What we do
The Civil Service helps the government of the day develop and implement its policies as effectively as possible.
The Civil Service provides services directly to people all over the country, including:
- paying benefits and pensions
- running employment services
- running prisons
- issuing driving licences
We also have staff working on policy development and implementation, including analysts, project managers, lawyers and economists.
Who we are
We’re politically impartial and independent of government and work in central government departments, agencies, and non-departmental government bodies (NDPBs). The Civil Service does not include government ministers (who are politically appointed), members of the British Armed Forces, the police, officers of local government or NDPBs of the Houses of Parliament, employees of the National Health Service (NHS), or staff of the Royal Household.
We’re co-ordinated and managed by the Prime Minister, in his role as Minister for the Civil Service. The most senior civil servant in a department is a permanent secretary.
As we’re accountable to the public we need to meet the highest possible standards in all that we do. We aim to have:
- integrity - putting the obligations of public service above personal interests
- honesty - being truthful and open
- objectivity - basing advice and decisions on rigorous analysis of the evidence
- impartiality - acting solely according to the merits of the case and serving governments of different political parties equally well
In order to make best practice the standard we are currently undergoing a period of change. This will make our service more skilled, less bureaucratic and more unified.
Equality and diversity
We publish our equality and diversity statistics as part of Civil Service headline workforce information. Click here for more information about our equality and diversity policy and how we monitor equality and diversity.
To create a more skilled and unified organisation to transform services and achieve significant savings for the taxpayer, we are developing 10 specialist areas of expertise. These cross-government functions provide professional services and support to departments.
- corporate finance
- fraud, error, debt and grants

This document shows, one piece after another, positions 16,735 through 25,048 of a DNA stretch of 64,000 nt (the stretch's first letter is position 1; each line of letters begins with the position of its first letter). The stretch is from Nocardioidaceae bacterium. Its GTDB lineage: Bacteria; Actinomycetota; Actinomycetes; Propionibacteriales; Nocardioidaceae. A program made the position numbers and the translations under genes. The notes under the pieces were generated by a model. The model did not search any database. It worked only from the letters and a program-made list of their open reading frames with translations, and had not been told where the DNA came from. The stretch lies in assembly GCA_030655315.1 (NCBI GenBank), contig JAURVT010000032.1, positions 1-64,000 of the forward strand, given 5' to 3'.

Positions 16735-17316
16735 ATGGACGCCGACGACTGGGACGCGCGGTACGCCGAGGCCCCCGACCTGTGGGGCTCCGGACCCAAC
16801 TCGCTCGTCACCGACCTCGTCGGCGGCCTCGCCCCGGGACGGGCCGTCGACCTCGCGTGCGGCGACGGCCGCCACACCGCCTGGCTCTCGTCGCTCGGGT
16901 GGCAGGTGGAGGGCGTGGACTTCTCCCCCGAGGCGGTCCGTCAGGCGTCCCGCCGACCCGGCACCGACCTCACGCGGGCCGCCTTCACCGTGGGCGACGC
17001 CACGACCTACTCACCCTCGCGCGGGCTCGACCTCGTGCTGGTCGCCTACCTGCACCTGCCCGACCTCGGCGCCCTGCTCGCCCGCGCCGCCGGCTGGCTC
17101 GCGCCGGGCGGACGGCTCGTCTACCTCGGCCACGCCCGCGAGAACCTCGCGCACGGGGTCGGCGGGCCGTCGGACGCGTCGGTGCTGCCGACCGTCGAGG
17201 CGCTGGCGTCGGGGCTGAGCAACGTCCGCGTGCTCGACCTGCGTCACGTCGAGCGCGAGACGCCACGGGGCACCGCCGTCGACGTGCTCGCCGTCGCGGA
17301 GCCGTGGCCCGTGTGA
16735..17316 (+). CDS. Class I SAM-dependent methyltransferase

- human resources
- internal audit
- project delivery
The Civil Service is made up of 25 professions. Each profession has developed its own competency framework, which supports the wider civil service framework.
The Civil Service is made up of a wide range of professional roles – from communicators and engineers, to procurement managers and lawyers. There are currently 25 recognised professions, each led by a head of profession:
- Corporate Finance Profession
- Counter-fraud Standards and Profession
- Digital, Data and Technology Professions
- Government Communication Service
- Government Economic Service
- Government Finance Profession
- Government IT Profession
- Government Knowledge and Information Management Profession
- Government Legal Service
- Government Occupational Psychology Profession
- Government Operational Research Service
- Government Planning Inspectors
- Government Planning Profession
- Government Property Profession
- Government Security Profession
- Government Science and Engineering Profession
- Government Social Research Profession
- Government Statistical Service Profession
- Government Tax Profession
- Government Veterinary Profession
- Human Resources Profession
- Intelligence Analysis
- Internal Audit Profession
- Medical Profession
- Operational Delivery Profession
- Policy Profession
- Procurement Profession
- Project Delivery Profession
In most cases membership of professions is open to anyone working in government departments, agencies or non departmental public bodies. Some professions also permit membership to professionals outside of government, such as the wider public sector. In general they:
- provide a governance structure
- raise standards
- provide career development opportunities
- promote collaboration
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